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  1. 6 points
    The Nazis lost WW2 because Hitler, (a bloody incompetent corporal), insisted on detailing the specifics of campaigns. While the plans laid down by Wehrmacht's general staff won them France Hitler insisted on letting the British expeditionary force escape when he let Göring take the lead in bombing them. Not only did they botch the plans Luftwaffe had for reducing British defenses when they reordered to bomb cities as petty revenge, but they insisted on a two front war with operation Barbarrossa, nay, a three front war when they went to the aid of Mussolini before Barbarossa. Then there were the grandiose schemes. Building giant guns and giant tanks. While at the same time Hitler stopped the production of assault rifles and jeg fighters. Last but not least, spending logistical resources on cruel and cowardly genocide against civilians. I repeat: Hitler lost the war all by himself.
  2. 3 points
    How about the "Peace for out time" deal in Munich?
  3. 3 points
    Yew agree with all that. Just wanted to quickly add Hitlers major mistake was indeed not taking Moscow as he diverted central divisions south which led to the battle for Stalingrad which was the turning point in the war where the myth of nazis was destroyed and people realised they could and would be beaten.
  4. 3 points
    The strategic errors that Hitler made during Operation Barbarossa were probably the cost him his attack on the eastern front. Hitler grossly underestimated the total fighting force of the Red Army which could yield 400 divisions when fully mobilised instead of the 200 divisions Hitler had estimated. Another thing he may have not estimated properly was the vastness of the Russian landscape. This actually tired the soldiers and stretched the German supply line to its limit. Hitler's greatest mistake probably was not taking over Moscow before the Russian winter set in during Operation Barbarossa. With the German Army just 200 miles away from Moscow during the summer of 1941, Hitler decided to flank his attack southwards in an attempt to take the industrial cities of Leningrad and Stalingrad instead of going for an all-out attack on the Russian capital. Had he taken over Moscow he would have assumed control of almost all the major communication and transport lines of Russia. Thus Hitler's inability to adapt to the situation cost him Operation Barbarossa and probably the entire war.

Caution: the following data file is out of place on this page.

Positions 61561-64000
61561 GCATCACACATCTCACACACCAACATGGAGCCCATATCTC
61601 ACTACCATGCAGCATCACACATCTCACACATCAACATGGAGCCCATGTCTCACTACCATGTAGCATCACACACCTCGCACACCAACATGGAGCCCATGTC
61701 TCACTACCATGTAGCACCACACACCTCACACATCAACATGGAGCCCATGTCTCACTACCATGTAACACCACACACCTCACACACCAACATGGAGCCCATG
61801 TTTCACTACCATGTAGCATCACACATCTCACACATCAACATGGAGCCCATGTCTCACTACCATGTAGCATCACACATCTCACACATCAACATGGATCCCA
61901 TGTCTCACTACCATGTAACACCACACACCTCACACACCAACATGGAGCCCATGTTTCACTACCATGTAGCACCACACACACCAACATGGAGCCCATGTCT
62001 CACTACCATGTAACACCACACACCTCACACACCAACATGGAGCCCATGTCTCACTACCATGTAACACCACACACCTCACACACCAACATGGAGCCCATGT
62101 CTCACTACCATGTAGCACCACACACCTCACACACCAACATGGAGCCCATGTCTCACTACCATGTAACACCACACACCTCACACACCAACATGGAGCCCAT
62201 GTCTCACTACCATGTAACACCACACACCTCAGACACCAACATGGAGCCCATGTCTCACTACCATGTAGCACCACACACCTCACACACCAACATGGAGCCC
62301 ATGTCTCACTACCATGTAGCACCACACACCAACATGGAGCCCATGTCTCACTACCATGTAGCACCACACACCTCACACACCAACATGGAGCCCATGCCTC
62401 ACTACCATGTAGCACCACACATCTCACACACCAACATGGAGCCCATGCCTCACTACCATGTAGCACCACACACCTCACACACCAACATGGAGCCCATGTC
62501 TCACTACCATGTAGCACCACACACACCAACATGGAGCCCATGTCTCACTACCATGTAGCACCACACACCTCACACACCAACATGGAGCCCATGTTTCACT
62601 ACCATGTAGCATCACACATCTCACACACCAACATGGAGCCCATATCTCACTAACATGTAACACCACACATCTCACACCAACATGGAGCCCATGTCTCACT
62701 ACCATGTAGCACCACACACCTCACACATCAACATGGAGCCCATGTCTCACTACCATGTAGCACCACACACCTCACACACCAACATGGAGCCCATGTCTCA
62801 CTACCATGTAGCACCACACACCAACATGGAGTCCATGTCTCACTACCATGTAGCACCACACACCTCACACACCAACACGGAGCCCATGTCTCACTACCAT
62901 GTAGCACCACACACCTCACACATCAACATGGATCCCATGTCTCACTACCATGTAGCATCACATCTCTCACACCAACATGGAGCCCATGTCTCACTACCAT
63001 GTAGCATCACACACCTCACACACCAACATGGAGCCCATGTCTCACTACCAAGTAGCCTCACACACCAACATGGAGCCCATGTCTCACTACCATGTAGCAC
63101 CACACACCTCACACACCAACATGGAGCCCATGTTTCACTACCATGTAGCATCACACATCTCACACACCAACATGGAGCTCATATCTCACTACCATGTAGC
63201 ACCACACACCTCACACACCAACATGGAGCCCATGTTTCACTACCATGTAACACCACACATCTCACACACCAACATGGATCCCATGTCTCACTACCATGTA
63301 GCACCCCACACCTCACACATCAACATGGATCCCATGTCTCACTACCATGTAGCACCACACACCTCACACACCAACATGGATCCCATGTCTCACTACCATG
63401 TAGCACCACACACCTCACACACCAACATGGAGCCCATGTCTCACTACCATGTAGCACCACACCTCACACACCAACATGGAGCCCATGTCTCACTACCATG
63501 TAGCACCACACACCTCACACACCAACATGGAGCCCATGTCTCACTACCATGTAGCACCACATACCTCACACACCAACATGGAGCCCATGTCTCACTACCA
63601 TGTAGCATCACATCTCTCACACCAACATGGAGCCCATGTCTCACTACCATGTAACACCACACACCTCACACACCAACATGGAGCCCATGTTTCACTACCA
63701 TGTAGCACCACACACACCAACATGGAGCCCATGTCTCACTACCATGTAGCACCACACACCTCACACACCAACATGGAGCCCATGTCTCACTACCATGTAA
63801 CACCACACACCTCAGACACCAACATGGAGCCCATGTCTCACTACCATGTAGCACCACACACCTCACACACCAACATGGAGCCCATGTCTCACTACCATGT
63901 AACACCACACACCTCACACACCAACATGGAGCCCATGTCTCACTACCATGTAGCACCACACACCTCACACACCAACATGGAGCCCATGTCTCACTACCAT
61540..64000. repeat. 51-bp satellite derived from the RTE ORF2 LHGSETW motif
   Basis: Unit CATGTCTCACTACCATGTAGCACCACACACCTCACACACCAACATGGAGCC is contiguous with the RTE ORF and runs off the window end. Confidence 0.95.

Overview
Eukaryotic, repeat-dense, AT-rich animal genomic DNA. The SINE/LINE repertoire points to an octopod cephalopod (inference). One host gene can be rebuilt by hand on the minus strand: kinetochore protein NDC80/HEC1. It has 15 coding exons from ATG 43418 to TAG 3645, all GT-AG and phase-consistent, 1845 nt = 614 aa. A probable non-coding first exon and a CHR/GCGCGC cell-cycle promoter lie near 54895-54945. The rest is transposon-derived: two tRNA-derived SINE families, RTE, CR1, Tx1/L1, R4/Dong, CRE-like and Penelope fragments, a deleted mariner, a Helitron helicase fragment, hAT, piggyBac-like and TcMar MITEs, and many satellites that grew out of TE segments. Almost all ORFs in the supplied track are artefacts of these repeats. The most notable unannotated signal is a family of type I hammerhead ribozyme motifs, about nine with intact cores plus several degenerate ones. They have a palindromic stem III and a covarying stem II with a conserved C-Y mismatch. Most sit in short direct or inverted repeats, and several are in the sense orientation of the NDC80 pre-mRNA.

5. 3 points
    And following on from Joris' remark: "Failure to take Britain out of the war...", the Axis powers' failure to take out Malta. By holding on to Malta, the British navy and air force were able to pretty well control attempts by Germany and Italy to supply and reinforce their armies in North Africa. This in turn pinned down German forces in North Africa - they had to defend themselves against British and Commonwealth forces - and they were stopped at El Alamein from advancing into the Mandate of Palestine and on towards the Caucasus mountains where they cause havoc to Soviet forced and help capture the oil fields around the Caspian Sea. Malta was strategically important out of proportion to its small size. And by the German forces being pinned down in North Africa by Britain and its allies in North Africa, this effective German war machine was prevented from joining the fighting anywhere on the Eastern Front. - I agree also with Philip Whitehouse that Italy's attack on the Balkans hampered Germany's military strength on the Eastern front both in terms of war material and the wastage of time in a 'silly' war that could have been avoided.
  6. 3 points